Sam, your post on Gen Y's educational entitlement sounded eerily like a schpeel that plays through my mind every morning. As you know, I am a grad student getting a master's degree in your field. Government and private loans, check; no more earning potential with my degree than without it, check; denial-not really. I went back to school last fall for a specific purpose: to make up for what I, one of those Gen Y strivers, didn't get out of my supposedly idyllic undergraduate education.
Like Walter Kirn, whose Sunday New York Times Magazine piece sparked this discussion , I went to Princeton. Overall, it's a wonderful place. The problem is that I didn't approach it with appropriate wonder. Why? The truth is that after years as one of those aptocrat kids Kirn wrote about, I was totally burned out. Some people seem to emerge from the quest for that single, all-validating prize, the Ivy League (or equivalent) admission, hungry for the intellectual challenges of undergraduate life. I, for one, was exhausted. Between the AP courses, volunteer work, essay contests, and academic competitions, I averaged five hours of sleep a night in high school. When I was a senior, I looked so run-down that a rumor went around my small Catholic school that I was On Drugs. I was a machine.
When Princeton accepted my carefully crafted early decision application, I was over the moon-for a few days. But a week later, I found myself lying in my dry bathtub in my school uniform with the sense that I had never once considered what I really wanted or enjoyed, never even allowed myself to ask that question. I'd spent years proving myself-but proving what exactly?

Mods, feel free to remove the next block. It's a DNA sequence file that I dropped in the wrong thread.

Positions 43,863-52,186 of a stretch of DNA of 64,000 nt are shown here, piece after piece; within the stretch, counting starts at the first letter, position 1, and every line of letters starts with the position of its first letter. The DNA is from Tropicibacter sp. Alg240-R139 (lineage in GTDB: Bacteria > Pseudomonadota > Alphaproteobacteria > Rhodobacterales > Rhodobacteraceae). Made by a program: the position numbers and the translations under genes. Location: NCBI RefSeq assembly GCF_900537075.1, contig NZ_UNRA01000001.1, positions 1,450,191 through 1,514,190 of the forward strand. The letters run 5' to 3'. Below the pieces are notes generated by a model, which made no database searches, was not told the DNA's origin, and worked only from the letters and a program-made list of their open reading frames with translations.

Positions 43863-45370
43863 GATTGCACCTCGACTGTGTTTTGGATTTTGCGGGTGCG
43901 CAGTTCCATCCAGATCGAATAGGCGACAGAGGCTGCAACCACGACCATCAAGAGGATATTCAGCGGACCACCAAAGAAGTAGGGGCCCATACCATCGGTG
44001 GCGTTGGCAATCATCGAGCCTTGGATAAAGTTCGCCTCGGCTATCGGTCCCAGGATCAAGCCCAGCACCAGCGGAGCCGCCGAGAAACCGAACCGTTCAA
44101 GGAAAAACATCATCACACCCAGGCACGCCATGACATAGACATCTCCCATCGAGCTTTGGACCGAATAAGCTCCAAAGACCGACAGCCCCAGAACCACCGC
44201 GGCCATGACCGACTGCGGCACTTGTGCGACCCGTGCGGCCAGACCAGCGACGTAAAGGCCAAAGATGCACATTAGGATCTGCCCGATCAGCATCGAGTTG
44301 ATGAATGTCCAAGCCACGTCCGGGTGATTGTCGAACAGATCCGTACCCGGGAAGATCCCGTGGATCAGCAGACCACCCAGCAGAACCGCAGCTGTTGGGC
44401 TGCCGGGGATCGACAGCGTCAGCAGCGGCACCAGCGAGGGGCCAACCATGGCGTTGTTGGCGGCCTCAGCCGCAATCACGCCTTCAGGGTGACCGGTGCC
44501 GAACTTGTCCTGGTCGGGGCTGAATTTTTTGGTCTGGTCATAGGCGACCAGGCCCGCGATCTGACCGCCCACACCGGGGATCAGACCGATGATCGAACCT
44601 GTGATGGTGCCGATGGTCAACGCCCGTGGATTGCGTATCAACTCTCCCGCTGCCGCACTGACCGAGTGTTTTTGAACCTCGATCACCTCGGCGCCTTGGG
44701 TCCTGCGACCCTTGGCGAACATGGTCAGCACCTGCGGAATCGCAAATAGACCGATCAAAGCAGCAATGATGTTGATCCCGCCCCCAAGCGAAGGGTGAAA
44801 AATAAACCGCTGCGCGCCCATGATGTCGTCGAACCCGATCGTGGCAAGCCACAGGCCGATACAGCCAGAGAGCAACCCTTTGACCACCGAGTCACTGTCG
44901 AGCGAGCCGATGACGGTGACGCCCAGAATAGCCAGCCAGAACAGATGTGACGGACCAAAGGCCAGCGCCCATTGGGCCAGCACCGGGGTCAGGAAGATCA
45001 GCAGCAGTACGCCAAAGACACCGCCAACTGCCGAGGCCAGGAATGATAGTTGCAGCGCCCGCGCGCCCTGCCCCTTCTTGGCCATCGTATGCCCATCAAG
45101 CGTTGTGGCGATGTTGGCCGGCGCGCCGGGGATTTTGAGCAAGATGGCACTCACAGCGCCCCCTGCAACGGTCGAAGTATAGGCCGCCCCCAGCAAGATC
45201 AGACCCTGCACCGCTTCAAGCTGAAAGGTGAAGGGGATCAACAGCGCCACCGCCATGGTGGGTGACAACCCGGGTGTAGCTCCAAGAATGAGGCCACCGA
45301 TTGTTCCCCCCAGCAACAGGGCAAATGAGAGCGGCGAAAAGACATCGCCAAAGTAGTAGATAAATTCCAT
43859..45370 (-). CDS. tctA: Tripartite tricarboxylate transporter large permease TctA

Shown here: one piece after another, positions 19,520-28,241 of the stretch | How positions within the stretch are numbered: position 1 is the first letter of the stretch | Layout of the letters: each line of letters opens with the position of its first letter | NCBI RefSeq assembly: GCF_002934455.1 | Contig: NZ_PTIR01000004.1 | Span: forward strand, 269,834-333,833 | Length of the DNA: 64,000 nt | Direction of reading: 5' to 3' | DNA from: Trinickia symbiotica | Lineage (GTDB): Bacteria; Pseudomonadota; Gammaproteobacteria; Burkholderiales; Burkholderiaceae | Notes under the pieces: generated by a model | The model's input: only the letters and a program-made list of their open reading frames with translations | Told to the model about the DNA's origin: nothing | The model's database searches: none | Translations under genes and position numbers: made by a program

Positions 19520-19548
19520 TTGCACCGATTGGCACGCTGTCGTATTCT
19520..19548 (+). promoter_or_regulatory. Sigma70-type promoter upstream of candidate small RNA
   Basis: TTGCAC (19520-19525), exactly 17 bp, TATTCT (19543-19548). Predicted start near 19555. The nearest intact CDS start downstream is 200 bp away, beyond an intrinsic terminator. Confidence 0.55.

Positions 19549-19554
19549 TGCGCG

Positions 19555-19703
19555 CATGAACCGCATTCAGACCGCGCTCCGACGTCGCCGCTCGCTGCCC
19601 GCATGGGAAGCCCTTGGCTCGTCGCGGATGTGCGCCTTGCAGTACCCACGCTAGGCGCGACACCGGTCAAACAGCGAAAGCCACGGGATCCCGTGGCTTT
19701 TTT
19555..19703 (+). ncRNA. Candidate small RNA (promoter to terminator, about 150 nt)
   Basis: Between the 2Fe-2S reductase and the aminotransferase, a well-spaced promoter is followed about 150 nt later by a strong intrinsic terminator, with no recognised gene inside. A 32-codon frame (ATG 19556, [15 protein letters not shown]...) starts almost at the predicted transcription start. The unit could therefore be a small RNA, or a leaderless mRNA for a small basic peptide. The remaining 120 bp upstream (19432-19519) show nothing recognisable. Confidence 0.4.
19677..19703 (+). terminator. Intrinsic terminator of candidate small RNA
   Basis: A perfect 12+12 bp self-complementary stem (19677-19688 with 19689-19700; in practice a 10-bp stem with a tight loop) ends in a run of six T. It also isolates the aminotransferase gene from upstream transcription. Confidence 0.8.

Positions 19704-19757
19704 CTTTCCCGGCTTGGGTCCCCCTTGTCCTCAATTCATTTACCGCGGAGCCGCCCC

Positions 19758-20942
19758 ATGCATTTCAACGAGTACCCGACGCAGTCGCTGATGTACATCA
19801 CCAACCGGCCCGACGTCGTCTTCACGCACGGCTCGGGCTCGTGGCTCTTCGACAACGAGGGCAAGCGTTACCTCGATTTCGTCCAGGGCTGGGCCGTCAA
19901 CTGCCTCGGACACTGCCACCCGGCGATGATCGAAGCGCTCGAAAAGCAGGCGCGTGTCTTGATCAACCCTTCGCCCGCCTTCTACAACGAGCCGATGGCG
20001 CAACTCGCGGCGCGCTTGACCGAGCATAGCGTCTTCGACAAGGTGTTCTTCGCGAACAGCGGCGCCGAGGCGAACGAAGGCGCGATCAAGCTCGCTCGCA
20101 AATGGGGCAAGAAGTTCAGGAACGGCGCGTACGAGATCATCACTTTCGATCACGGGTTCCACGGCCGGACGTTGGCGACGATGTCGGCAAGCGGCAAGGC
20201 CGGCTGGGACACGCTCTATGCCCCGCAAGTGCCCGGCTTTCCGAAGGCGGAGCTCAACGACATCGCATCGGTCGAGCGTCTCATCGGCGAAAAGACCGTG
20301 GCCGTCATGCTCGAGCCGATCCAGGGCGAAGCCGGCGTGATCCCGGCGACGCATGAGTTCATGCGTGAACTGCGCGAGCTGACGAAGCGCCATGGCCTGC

I got to college the following fall not motivated to achieve much of anything. I didn't see the point. When a book or idea excited me, instead of pursuing it with the enthusiasm the admission committee signed me on for, I resisted. I'd learned what hard work, even on things you cared about, earned you: an overwhelming sense of emptiness.
As a result of my freshman year malaise, both the academic abilities that had once been second nature to me and my sense of myself as a go-getter, so long my primary source of self-worth, atrophied. A bout with anorexia, a subsequent year off, and the time I spent at my alma mater's infamous eating clubs didn't help.
So for me graduate school is the best investment I could have made this year, despite the recession. I entered what is probably the most wonderfully nerdy journalism program on the planet to make up for lost time-intellectual and personal. It's self-indulgent and financially terrifying, but I chose it knowing what I was getting into. And the price is nothing compared to what my years in the aptocracy cost me.
Photograph by Getty Images.